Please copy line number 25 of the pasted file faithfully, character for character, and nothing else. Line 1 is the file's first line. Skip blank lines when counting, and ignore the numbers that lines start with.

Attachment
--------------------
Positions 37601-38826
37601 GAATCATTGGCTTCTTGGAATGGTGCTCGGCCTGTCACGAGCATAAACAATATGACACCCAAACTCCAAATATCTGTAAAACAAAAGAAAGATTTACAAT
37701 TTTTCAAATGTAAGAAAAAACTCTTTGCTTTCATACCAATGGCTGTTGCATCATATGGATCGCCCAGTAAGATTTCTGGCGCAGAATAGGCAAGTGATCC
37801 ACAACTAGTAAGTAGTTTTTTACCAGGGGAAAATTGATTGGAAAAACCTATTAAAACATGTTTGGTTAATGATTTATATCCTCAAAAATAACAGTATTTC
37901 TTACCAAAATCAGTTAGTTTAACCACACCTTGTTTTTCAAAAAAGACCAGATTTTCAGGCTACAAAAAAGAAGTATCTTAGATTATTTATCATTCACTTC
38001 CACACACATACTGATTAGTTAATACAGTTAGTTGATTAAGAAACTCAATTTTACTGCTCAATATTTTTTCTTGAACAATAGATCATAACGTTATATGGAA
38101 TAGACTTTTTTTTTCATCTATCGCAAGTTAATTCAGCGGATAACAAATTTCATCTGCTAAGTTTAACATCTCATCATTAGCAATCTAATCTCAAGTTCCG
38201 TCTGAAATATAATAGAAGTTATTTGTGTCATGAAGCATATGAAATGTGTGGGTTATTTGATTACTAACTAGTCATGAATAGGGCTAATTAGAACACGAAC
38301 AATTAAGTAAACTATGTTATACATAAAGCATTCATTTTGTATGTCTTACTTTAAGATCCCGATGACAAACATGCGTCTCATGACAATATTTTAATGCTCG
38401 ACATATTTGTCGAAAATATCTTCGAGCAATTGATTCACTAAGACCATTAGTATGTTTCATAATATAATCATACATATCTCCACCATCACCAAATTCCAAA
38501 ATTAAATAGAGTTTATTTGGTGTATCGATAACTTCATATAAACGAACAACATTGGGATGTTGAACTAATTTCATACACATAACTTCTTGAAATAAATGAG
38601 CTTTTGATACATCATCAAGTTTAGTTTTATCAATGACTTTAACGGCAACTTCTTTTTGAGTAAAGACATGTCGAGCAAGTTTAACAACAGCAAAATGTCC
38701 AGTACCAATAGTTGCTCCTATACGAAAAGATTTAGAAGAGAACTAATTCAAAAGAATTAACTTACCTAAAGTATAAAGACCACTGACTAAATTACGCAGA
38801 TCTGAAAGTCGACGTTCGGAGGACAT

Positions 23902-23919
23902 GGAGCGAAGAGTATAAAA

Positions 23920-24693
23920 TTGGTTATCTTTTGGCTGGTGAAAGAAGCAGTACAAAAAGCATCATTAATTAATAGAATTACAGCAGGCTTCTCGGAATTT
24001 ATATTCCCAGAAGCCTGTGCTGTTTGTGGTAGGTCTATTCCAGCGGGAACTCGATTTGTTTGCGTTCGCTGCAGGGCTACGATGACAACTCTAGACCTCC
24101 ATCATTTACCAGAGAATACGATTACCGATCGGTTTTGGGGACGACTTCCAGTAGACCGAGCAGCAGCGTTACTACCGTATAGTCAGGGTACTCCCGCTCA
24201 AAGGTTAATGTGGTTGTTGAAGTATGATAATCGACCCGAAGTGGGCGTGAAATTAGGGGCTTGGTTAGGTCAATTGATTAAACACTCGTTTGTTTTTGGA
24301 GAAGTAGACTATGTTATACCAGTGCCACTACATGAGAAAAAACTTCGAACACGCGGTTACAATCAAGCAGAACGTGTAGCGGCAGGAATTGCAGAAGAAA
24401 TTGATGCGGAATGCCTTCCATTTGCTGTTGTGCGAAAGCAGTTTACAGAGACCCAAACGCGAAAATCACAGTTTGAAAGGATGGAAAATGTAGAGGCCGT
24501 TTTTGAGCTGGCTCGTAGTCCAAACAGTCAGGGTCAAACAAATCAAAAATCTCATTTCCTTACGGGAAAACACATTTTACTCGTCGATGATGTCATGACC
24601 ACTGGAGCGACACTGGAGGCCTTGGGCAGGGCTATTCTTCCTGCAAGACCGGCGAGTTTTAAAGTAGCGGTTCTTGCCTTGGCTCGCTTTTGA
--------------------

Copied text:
24601 ACTGGAGCGACACTGGAGGCCTTGGGCAGGGCTATTCTTCCTGCAAGACCGGCGAGTTTTAAAGTAGCGGTTCTTGCCTTGGCTCGCTTTTGA